Science and technology journalists pride themselves on the ability to explain complicated ideas in accessible ways, but there are some technical principles that we encounter so often in our reporting that paraphrasing them or writing around them begins to feel like missing a big part of the story. So in a new series of articles called "Explained," MIT News Office staff will explain some of the core ideas in the areas they cover, as reference points for future reporting on MIT research.
In 1811, Joseph Fourier, the 43-year-old prefect of the French district of Isère, entered a competition in heat research sponsored by the French Academy of Sciences. The paper he submitted described a novel analytical technique that we today call the Fourier transform, and it won the competition; but the prize jury declined to publish it, criticizing the sloppiness of Fourier’s reasoning. According to Jean-Pierre Kahane, a French mathematician and current member of the academy, as late as the early 1970s, Fourier’s name still didn’t turn up in the major French encyclopedia the Encyclopædia Universalis.
Now, however, his name is everywhere. The Fourier transform is a way to decompose a signal into its constituent frequencies, and versions of it are used to generate and filter cell-phone and Wi-Fi transmissions, to compress audio, image, and video files so that they take up less bandwidth, and to solve differential equations, among other things. It’s so ubiquitous that “you don’t really study the Fourier transform for what it is,” says Laurent Demanet, an assistant professor of applied mathematics at MIT. “You take a class in signal processing, and there it is. You don’t have any choice.”
The Fourier transform comes in three varieties: the plain old Fourier transform, the Fourier series, and the discrete Fourier transform. But it’s the discrete Fourier transform, or DFT, that accounts for the Fourier revival. In 1965, the computer scientists James Cooley and John Tukey described an algorithm called the fast Fourier transform, which made it much easier to calculate DFTs on a computer. All of a sudden, the DFT became a practical way to process digital signals.
To get a sense of what the DFT does, consider an MP3 player plugged into a loudspeaker. The MP3 player sends the speaker audio information as fluctuations in the voltage of an electrical signal. Those fluctuations cause the speaker drum to vibrate, which in turn causes air particles to move, producing sound.
An audio signal’s fluctuations over time can be depicted as a graph: the x-axis is time, and the y-axis is the voltage of the electrical signal, or perhaps the movement of the speaker drum or air particles. Either way, the signal ends up looking like an erratic wavelike squiggle. But when you listen to the sound produced from that squiggle, you can clearly distinguish all the instruments in a symphony orchestra, playing discrete notes at the same time.
That’s because the erratic squiggle is, effectively, the sum of a number of much more regular squiggles, which represent different frequencies of sound. “Frequency” just means the rate at which air molecules go back and forth, or a voltage fluctuates, and it can be represented as the rate at which a regular squiggle goes up and down. When you add two frequencies together, the resulting squiggle goes up where both the component frequencies go up, goes down where they both go down, and does something in between where they’re going in different directions.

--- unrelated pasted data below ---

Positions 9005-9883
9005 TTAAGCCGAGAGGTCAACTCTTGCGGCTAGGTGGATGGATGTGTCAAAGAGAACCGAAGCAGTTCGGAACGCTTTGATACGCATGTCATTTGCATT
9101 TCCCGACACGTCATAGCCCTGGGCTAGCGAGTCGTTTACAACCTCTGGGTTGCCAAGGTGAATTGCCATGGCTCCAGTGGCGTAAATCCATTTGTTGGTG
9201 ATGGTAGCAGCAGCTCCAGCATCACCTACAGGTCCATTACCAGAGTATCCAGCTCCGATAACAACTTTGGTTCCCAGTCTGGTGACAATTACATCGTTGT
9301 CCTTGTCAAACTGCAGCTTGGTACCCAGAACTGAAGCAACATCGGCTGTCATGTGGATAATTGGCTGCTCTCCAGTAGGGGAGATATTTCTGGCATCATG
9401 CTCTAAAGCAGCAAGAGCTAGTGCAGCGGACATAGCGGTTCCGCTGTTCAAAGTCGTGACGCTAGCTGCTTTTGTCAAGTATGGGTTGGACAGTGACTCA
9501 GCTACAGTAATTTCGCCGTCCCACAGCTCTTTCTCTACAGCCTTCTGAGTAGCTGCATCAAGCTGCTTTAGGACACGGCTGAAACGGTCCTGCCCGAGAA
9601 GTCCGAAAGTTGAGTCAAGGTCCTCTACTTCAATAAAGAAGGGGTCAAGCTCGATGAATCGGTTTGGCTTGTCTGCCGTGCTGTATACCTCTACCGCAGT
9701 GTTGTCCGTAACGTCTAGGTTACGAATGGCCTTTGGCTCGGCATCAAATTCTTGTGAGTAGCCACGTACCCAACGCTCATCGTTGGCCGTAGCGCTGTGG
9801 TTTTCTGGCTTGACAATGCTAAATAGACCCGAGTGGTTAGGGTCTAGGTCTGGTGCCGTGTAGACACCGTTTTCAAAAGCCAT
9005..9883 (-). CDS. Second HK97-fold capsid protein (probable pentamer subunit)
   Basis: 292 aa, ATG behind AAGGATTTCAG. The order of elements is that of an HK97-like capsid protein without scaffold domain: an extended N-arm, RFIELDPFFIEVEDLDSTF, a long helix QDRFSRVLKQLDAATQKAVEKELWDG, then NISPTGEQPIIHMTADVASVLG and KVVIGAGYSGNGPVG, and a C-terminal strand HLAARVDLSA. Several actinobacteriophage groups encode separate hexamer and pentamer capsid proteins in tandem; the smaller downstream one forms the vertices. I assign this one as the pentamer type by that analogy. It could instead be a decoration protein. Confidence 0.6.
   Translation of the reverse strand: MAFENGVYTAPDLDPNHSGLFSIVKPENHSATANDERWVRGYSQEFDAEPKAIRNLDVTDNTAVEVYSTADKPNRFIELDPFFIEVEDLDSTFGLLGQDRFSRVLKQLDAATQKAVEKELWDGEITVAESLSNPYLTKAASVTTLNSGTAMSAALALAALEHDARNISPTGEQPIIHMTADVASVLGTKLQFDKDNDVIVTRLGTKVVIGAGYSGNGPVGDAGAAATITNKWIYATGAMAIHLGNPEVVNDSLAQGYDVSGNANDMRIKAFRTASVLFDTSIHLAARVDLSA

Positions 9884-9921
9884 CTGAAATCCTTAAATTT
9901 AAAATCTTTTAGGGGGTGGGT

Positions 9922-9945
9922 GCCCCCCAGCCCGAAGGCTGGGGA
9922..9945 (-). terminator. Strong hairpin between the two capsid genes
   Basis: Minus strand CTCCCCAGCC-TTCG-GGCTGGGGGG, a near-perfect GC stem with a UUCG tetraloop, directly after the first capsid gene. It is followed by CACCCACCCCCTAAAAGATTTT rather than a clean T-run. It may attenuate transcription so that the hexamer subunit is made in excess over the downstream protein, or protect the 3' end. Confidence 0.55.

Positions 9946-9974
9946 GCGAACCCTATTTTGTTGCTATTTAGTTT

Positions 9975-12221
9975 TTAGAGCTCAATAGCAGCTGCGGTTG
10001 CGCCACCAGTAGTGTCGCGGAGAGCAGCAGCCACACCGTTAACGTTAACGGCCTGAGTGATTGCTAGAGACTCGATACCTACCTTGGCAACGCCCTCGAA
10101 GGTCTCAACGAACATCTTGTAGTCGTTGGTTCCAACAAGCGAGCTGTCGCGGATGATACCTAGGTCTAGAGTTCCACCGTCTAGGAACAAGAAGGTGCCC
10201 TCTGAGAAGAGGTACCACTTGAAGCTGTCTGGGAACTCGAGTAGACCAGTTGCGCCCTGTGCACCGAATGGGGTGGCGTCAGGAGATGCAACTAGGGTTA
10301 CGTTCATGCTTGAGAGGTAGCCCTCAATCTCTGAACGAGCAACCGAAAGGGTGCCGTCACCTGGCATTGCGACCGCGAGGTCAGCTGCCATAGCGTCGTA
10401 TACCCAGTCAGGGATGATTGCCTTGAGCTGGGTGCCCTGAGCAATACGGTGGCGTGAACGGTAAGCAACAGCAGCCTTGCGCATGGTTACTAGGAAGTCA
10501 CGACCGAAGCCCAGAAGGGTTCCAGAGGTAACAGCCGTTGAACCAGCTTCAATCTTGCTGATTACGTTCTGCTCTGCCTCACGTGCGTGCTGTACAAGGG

The DFT does mathematically what the human ear does physically: decompose a signal into its component frequencies. Unlike the analog signal from, say, a record player, the digital signal from an MP3 player is just a series of numbers, each representing a point on a squiggle. Collect enough such points, and you produce a reasonable facsimile of a continuous signal: CD-quality digital audio recording, for instance, collects 44,100 samples a second. If you extract some number of consecutive values from a digital signal — 8, or 128, or 1,000 — the DFT represents them as the weighted sum of an equivalent number of frequencies. (“Weighted” just means that some of the frequencies count more than others toward the total.)
The application of the DFT to wireless technologies is fairly straightforward: the ability to break a signal into its constituent frequencies lets cell-phone towers, for instance, disentangle transmissions from different users, allowing more of them to share the air.
The application to data compression is less intuitive. But if you extract an eight-by-eight block of pixels from an image, each row or column is simply a sequence of eight numbers — like a digital signal with eight samples. The whole block can thus be represented as the weighted sum of 64 frequencies. If there’s little variation in color across the block, the weights of most of those frequencies will be zero or near zero. Throwing out the frequencies with low weights allows the block to be represented with fewer bits but little loss of fidelity.
Demanet points out that the DFT has plenty of other applications, in areas like spectroscopy, magnetic resonance imaging, and quantum computing. But ultimately, he says, “It’s hard to explain what sort of impact Fourier’s had,” because the Fourier transform is such a fundamental concept that by now, “it’s part of the language.”